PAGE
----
By Topic

ECG Biometric Recognition: A Comparative Analysis

Sign In

Cookies must be enabled to login.After enabling cookies , please use refresh or reload or ctrl+f5 on the browser for the login options.

Formats Non-Member Member
$31 $13
Learn how you can qualify for the best price for this item!
Become an IEEE Member or Subscribe to
IEEE Xplore for exclusive pricing!
close button

puzzle piece

IEEE membership options for an individual and IEEE Xplore subscriptions for an organization offer the most affordable access to essential journal articles, conference papers, standards, eBooks, and eLearning courses.

Learn more about:

IEEE membership

IEEE Xplore subscriptions

6 Author(s)
Odinaka, I. ; Preston M. Green Dept. of Electr. & Syst. Eng., Washington Univ. in St. Louis, St. Louis, MO, USA ; Po-Hsiang Lai ; Kaplan, A.D. ; O'Sullivan, J.A.
more authors

The electrocardiogram (ECG) is an emerging biometric modality that has seen about 13 years of development in peer-reviewed literature, and as such deserves a systematic review and discussion of the associated methods and findings. In this paper, we review most of the techniques that have been applied to the use of the electrocardiogram for biometric recognition. In particular, we categorize the methodologies based on the features and the classification schemes. Finally, a comparative analysis of the authentication performance of a few of the ECG biometric systems is presented, using our inhouse database. The comparative study includes the cases where training and testing data come from the same and different sessions (days). The authentication results show that most of the algorithms that have been proposed for ECG-based biometrics perform well when the training and testing data come from the same session. However, when training and testing data come from different sessions, a performance degradation occurs. Multiple training sessions were incorporated to diminish the loss in performance. That notwithstanding, only a few of the proposed ECG recognition algorithms appear to be able to support performance improvement due to multiple training sessions. Only three of these algorithms produced equal error rates (EERs) in the single digits, including an EER of 5.5% using a method proposed by us.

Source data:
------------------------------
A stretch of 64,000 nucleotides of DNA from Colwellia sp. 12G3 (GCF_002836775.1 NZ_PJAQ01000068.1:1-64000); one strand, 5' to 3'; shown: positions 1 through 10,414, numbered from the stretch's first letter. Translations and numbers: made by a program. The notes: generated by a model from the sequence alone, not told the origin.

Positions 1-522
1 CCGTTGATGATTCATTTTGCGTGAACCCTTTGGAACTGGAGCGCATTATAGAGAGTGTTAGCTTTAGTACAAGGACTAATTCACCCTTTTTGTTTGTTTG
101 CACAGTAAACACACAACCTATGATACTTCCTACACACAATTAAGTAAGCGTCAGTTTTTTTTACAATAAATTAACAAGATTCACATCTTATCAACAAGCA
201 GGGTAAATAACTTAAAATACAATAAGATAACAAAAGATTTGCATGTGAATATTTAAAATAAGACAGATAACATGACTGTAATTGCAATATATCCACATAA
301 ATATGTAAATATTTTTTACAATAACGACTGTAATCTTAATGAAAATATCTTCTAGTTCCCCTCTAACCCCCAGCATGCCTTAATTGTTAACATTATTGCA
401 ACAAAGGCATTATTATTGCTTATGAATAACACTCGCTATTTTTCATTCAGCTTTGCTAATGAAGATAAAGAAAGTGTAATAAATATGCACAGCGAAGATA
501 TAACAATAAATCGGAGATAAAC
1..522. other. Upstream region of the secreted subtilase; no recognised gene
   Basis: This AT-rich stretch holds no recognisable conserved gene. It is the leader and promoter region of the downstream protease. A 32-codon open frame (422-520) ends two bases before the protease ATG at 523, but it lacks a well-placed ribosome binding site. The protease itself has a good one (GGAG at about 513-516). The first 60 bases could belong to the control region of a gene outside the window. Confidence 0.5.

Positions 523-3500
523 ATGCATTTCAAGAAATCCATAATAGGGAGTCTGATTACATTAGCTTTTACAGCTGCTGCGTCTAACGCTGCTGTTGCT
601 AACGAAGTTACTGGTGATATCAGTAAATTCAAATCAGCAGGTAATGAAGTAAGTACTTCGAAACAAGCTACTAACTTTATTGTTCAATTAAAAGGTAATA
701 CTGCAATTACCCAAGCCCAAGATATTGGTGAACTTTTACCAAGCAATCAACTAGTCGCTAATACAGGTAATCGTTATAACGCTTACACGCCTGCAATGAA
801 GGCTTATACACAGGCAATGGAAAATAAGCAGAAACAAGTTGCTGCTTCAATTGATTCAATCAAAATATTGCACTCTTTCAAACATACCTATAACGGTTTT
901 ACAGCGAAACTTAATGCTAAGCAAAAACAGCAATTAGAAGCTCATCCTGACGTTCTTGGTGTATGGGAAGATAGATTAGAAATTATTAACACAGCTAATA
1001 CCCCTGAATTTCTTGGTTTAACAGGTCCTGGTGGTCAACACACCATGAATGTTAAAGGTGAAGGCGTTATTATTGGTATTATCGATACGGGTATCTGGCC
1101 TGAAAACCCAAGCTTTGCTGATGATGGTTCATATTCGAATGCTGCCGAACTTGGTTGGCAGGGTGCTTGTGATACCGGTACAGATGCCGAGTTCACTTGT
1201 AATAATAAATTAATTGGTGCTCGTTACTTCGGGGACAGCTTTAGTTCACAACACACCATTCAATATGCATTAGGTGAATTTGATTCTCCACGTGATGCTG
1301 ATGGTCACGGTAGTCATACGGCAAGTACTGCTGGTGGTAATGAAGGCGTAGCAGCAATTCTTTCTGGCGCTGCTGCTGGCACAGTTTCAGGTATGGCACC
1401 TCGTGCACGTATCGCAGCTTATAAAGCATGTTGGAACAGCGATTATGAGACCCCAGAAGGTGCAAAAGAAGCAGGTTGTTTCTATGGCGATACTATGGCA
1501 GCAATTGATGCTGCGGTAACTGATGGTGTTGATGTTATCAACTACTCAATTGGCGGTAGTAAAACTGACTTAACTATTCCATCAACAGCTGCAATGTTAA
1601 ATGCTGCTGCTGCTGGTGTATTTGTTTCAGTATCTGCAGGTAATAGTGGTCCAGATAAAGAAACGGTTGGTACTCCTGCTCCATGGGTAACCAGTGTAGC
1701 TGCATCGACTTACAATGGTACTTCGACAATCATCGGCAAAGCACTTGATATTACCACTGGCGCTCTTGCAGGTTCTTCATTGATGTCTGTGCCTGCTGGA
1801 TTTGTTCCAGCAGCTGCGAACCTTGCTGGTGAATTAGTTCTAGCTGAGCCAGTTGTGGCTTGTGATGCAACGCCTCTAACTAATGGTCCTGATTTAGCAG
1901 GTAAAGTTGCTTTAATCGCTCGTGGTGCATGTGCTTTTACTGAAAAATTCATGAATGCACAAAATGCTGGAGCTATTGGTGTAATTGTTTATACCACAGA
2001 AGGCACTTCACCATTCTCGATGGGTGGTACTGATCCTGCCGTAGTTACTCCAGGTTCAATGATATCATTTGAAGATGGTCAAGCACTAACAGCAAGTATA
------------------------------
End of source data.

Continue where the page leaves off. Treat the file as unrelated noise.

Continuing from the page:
Published in:

Information Forensics and Security, IEEE Transactions on  (Volume:7 ,  Issue: 6 )
Biometrics Compendium, IEEE